Courtesy, Universal Pictures

Movie Review: Ticket to Paradise

09:00 November 03, 2022
By: Fritz Esker

The popularity of individual genres waxes and wanes over time. Westerns were wildly popular, then they faded, and then became popular again after Unforgiven. Murder mysteries were a thing of the past until Kenneth Branagh's Murder on the Orient Express and Knives Out made them seem cool again. Romantic comedies, a dominant force at the box office in the 1980s and 1990s, have been on the downswing of late. Streaming aficionados will say Netflix makes romantic comedies, but when was the last time a romantic comedy came out (in streaming or in theaters) that it felt like most people had seen, a la Pretty Woman or Notting Hill or When Harry Met Sally?

Director Ol Parker's new film, Ticket to Paradise, aims to bring the rom-com back with two old-school movie stars, George Clooney and Julia Roberts. Rom-coms are, at their heart, escapist, so it makes sense to set them in beautiful locations like Ticket to Paradise's Bali. Clooney and Roberts play two feuding divorcees who briefly make a truce when their daughter (Kaitlyn Dever) tells them she is marrying a local man (Maxime Bouttier) she met while vacationing in Bali after her law school graduation.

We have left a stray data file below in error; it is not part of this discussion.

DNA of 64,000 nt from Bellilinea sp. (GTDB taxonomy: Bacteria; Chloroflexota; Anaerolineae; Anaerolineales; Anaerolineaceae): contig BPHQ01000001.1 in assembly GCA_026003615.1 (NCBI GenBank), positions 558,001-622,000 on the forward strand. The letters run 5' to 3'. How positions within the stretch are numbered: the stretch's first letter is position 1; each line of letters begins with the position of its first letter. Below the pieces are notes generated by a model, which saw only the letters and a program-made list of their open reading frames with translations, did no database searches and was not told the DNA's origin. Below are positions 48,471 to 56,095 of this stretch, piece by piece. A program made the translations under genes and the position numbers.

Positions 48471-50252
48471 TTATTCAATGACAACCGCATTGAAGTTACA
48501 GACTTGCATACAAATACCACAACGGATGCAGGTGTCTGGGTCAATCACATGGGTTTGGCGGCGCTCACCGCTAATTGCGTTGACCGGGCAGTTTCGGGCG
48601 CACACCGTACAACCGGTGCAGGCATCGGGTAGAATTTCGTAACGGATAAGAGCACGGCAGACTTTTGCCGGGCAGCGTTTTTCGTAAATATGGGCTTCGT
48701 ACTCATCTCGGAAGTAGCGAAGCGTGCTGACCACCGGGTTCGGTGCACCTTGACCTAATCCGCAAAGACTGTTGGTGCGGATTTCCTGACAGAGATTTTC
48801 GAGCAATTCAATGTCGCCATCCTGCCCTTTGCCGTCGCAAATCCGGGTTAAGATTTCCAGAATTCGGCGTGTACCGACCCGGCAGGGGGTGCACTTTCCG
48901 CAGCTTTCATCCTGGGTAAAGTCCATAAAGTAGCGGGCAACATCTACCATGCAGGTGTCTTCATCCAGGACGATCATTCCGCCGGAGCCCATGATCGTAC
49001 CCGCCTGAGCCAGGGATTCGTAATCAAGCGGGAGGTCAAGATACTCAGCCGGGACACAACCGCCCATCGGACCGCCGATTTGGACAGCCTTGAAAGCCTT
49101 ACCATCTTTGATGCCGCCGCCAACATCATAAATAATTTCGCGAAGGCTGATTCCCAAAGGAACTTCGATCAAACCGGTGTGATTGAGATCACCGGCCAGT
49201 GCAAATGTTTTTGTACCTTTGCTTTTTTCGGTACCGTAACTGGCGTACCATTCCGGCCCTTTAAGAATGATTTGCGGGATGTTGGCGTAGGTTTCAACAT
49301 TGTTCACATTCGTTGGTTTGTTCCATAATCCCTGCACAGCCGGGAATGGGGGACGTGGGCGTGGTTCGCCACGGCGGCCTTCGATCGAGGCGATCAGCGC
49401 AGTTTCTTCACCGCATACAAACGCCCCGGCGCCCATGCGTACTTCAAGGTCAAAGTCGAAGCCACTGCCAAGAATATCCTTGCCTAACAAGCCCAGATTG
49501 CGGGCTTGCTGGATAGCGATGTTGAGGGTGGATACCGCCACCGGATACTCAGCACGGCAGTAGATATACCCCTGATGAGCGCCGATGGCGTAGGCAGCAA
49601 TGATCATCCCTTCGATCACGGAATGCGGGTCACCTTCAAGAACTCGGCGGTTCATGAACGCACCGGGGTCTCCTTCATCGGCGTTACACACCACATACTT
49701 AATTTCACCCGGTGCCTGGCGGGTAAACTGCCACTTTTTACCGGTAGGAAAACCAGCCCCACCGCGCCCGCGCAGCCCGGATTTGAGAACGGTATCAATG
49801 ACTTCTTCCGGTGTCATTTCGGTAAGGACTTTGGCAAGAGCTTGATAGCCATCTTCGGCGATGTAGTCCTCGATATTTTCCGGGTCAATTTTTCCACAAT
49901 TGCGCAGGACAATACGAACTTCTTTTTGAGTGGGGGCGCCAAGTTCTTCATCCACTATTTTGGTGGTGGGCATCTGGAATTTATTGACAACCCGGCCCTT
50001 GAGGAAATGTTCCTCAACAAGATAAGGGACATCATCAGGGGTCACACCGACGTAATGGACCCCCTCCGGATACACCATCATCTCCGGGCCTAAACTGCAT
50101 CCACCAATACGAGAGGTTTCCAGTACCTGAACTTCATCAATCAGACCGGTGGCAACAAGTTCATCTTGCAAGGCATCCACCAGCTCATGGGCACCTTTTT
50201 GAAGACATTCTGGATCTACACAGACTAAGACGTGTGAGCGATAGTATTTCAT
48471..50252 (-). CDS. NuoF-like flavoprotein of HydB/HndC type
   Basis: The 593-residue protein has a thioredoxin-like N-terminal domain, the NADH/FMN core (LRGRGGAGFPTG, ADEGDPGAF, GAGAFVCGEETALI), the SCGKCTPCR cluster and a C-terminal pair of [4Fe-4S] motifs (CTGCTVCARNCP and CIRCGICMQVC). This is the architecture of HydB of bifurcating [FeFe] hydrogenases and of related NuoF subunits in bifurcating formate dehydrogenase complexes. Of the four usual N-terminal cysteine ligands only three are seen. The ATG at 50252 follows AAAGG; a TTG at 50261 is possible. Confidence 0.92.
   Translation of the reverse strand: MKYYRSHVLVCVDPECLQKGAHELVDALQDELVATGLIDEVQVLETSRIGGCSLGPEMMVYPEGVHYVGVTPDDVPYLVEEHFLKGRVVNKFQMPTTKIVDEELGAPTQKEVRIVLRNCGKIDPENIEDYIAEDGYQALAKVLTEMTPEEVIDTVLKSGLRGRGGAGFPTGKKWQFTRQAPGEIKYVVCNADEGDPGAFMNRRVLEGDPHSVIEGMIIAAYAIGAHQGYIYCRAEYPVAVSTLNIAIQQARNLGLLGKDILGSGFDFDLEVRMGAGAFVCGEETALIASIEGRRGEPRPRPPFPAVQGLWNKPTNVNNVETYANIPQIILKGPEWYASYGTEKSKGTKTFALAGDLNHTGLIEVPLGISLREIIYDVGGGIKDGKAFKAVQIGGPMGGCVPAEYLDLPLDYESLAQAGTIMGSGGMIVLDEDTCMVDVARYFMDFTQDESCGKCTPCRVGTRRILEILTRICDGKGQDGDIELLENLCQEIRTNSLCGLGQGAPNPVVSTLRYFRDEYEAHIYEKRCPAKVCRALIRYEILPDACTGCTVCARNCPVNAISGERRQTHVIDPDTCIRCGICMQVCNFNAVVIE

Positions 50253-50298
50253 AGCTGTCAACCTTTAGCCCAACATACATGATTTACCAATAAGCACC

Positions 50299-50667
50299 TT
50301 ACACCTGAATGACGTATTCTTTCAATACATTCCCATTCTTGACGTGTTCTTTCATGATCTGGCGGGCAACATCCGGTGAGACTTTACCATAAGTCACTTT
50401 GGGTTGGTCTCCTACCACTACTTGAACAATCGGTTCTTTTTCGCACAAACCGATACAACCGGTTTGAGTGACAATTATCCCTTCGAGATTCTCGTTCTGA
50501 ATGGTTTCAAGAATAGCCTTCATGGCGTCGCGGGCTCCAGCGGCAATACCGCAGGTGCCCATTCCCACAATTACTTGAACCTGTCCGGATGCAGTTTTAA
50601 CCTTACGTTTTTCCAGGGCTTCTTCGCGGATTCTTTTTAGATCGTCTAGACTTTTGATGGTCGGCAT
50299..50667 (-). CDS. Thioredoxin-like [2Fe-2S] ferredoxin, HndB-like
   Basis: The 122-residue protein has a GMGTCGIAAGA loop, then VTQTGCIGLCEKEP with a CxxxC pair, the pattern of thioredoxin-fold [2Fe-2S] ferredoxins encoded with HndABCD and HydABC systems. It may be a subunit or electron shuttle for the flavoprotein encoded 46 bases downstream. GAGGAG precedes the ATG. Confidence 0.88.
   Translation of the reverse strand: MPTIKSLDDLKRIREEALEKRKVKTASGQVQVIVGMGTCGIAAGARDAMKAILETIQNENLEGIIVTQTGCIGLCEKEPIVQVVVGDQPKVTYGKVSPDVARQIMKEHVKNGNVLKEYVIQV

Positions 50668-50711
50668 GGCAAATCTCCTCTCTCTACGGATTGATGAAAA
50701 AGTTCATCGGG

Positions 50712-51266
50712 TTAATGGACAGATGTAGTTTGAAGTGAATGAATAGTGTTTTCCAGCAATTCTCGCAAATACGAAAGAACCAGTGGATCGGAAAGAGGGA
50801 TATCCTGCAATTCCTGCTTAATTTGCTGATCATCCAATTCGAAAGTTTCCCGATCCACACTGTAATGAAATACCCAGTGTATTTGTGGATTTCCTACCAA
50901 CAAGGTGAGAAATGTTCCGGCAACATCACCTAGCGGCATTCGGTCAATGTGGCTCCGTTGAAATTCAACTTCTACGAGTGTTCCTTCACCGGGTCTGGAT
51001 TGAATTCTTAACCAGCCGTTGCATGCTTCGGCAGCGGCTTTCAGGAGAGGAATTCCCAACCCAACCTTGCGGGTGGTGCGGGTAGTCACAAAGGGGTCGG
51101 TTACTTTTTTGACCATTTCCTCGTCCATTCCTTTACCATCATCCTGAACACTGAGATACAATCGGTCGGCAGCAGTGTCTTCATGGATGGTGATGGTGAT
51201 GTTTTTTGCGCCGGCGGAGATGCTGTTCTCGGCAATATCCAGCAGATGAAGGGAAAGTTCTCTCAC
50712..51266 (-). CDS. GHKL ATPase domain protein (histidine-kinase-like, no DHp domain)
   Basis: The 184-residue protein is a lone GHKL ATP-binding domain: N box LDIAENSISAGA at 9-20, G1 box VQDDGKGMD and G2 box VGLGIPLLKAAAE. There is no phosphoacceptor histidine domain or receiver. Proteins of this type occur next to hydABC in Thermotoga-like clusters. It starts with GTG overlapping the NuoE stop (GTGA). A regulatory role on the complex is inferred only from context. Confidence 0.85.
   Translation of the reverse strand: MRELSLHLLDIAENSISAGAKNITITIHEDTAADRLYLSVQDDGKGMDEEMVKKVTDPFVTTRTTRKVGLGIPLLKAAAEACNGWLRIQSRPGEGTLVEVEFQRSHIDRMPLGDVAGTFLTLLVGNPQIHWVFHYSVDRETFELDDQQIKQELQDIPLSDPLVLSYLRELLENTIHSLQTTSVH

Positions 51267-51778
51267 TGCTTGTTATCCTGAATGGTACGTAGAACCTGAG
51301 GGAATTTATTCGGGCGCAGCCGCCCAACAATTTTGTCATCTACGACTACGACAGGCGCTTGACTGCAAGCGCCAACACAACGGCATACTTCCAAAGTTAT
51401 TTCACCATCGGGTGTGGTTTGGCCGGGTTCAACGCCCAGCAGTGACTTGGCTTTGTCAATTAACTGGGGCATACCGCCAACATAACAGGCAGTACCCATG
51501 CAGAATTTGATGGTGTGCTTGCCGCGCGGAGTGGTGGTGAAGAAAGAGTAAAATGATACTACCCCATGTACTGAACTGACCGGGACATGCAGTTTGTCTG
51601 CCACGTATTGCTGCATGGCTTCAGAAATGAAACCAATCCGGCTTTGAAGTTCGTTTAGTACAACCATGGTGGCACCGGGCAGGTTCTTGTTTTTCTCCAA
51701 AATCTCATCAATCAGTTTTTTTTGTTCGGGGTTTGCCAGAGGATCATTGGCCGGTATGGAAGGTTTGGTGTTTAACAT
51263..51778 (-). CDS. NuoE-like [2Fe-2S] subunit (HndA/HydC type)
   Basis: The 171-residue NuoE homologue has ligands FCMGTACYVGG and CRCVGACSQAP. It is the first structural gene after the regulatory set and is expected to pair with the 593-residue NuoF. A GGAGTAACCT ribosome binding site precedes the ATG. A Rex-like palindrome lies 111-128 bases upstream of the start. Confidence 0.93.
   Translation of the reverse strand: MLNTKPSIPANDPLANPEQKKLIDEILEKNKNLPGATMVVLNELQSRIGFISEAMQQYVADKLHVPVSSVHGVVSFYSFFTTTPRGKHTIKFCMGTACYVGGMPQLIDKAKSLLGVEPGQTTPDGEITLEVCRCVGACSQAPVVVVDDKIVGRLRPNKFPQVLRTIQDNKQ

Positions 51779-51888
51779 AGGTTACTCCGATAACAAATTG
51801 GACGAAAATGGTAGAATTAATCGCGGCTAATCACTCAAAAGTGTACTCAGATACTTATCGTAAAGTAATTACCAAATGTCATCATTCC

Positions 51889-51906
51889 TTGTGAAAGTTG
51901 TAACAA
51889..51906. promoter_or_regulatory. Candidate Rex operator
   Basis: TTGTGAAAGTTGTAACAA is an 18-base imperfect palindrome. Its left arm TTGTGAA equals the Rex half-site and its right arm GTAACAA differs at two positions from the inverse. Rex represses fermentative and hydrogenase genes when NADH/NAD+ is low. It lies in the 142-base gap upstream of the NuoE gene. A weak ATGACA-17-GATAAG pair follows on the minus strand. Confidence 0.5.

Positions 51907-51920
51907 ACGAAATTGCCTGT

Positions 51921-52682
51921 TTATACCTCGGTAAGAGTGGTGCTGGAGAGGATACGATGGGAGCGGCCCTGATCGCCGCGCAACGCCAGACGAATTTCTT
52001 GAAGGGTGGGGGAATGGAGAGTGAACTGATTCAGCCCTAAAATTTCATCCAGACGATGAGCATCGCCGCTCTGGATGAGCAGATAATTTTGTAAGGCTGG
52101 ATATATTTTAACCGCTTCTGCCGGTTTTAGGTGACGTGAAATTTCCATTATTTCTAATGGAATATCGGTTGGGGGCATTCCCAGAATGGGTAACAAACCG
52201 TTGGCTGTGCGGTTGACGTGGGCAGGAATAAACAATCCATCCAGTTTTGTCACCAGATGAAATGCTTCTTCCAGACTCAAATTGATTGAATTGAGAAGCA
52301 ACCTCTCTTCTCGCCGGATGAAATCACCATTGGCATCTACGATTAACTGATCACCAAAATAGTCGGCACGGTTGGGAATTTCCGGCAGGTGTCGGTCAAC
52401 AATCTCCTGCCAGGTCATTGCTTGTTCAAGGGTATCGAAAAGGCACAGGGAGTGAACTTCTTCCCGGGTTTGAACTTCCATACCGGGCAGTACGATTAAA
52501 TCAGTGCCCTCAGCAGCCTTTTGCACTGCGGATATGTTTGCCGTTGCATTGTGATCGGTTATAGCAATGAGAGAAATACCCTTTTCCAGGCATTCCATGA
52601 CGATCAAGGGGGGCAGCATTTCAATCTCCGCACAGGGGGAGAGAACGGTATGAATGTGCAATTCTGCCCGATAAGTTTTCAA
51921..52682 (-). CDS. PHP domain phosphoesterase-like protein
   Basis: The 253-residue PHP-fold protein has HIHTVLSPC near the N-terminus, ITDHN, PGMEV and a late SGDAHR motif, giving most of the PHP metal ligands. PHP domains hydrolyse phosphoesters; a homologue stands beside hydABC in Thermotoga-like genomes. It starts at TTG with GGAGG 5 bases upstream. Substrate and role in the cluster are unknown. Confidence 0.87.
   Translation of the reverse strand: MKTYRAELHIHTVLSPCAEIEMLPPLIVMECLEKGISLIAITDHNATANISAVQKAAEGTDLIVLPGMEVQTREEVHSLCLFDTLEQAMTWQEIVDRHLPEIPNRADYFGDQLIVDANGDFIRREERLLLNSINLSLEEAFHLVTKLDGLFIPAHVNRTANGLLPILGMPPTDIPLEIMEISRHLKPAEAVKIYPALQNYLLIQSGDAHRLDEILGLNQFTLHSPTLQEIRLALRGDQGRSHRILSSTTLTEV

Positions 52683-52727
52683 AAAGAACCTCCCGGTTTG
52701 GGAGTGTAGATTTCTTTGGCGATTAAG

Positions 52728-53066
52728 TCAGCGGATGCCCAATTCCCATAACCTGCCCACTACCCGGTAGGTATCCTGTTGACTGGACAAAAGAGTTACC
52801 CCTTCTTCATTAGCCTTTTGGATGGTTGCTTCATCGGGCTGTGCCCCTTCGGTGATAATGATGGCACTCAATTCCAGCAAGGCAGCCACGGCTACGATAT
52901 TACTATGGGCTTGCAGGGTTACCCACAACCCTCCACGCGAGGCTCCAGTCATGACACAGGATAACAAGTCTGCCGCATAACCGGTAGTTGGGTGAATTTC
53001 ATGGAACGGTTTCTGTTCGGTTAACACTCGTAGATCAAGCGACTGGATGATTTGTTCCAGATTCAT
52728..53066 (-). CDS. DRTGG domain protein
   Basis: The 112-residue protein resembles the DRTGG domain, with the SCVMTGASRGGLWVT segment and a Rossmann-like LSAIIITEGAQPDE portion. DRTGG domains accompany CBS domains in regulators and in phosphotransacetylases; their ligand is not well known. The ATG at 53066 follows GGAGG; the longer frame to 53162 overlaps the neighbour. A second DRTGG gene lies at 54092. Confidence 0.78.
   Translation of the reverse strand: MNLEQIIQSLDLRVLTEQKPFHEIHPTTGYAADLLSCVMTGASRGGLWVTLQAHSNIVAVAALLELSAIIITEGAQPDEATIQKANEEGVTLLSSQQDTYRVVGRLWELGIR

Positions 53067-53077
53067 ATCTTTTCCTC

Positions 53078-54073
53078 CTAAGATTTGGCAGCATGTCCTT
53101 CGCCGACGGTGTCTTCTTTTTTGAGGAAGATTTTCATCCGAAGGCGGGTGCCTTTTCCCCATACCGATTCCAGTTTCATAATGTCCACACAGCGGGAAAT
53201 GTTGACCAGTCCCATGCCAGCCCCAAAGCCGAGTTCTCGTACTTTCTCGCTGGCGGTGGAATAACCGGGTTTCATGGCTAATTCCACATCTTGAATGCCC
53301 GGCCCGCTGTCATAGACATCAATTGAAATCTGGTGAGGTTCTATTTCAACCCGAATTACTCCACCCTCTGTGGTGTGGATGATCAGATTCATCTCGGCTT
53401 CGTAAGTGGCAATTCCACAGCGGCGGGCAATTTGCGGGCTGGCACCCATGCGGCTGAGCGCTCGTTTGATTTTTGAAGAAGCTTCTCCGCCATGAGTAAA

So, just like Roberts did in My Best Friend's Wedding, her objective (and Clooney's) here is to break up a wedding. They are afraid their daughter is going to make the same mistakes they did. A lot of what follows is sitcommy (for better and for worse), but Clooney and Roberts make the one-liners zing and the two stars have good chemistry together.

A naysayer might argue that the film coasts a bit on the star power of both Clooney and Roberts, and they'd have a point, but the fact remains the two of them are stars for a reason. They make audiences like them and root for them. There's a scene late in the film where Clooney and Roberts simply beam at each other. On paper, this sounds like nothing much. But on the screen, it's affecting because they're stars and they can make an extended bit of smiling seem enchanting for a moment.

Ticket to Paradise breaks no new ground, but it is a pleasant, enjoyable piece of escapism in a genre I'd like to see return to the big screen. Based on the 2020s so far, we could all use a little more escapist fun in our lives.

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